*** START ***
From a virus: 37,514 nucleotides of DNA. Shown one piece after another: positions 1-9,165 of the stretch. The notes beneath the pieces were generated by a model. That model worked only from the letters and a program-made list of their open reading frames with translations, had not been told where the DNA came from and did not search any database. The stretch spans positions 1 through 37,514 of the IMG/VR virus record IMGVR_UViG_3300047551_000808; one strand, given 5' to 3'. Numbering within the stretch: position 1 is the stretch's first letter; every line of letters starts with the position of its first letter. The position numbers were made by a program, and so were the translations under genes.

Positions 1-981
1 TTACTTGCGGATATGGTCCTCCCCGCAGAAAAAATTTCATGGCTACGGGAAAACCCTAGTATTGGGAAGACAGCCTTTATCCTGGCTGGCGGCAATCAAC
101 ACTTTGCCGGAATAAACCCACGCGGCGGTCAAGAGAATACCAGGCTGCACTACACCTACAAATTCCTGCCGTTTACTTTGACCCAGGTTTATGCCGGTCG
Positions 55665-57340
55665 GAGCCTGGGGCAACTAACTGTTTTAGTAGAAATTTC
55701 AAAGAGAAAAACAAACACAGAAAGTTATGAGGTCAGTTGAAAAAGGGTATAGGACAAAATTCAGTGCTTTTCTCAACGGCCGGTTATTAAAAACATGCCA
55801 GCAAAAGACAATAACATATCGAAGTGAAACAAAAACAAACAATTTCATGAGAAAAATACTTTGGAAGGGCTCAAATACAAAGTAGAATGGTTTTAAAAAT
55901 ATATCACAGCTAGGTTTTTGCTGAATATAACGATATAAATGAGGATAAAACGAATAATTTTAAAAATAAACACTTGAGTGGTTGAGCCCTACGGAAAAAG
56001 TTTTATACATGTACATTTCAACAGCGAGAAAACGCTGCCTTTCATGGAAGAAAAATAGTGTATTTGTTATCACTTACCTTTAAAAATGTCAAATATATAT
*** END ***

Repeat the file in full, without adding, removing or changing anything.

From a virus: 37,514 nucleotides of DNA. Shown one piece after another: positions 1-9,165 of the stretch. The notes beneath the pieces were generated by a model. That model worked only from the letters and a program-made list of their open reading frames with translations, had not been told where the DNA came from and did not search any database. The stretch spans positions 1 through 37,514 of the IMG/VR virus record IMGVR_UViG_3300047551_000808; one strand, given 5' to 3'. Numbering within the stretch: position 1 is the stretch's first letter; every line of letters starts with the position of its first letter. The position numbers were made by a program, and so were the translations under genes.

Positions 1-981
1 TTACTTGCGGATATGGTCCTCCCCGCAGAAAAAATTTCATGGCTACGGGAAAACCCTAGTATTGGGAAGACAGCCTTTATCCTGGCTGGCGGCAATCAAC
101 ACTTTGCCGGAATAAACCCACGCGGCGGTCAAGAGAATACCAGGCTGCACTACACCTACAAATTCCTGCCGTTTACTTTGACCCAGGTTTATGCCGGTCG
Positions 55665-57340
55665 GAGCCTGGGGCAACTAACTGTTTTAGTAGAAATTTC
55701 AAAGAGAAAAACAAACACAGAAAGTTATGAGGTCAGTTGAAAAAGGGTATAGGACAAAATTCAGTGCTTTTCTCAACGGCCGGTTATTAAAAACATGCCA
55801 GCAAAAGACAATAACATATCGAAGTGAAACAAAAACAAACAATTTCATGAGAAAAATACTTTGGAAGGGCTCAAATACAAAGTAGAATGGTTTTAAAAAT
55901 ATATCACAGCTAGGTTTTTGCTGAATATAACGATATAAATGAGGATAAAACGAATAATTTTAAAAATAAACACTTGAGTGGTTGAGCCCTACGGAAAAAG
56001 TTTTATACATGTACATTTCAACAGCGAGAAAACGCTGCCTTTCATGGAAGAAAAATAGTGTATTTGTTATCACTTACCTTTAAAAATGTCAAATATATAT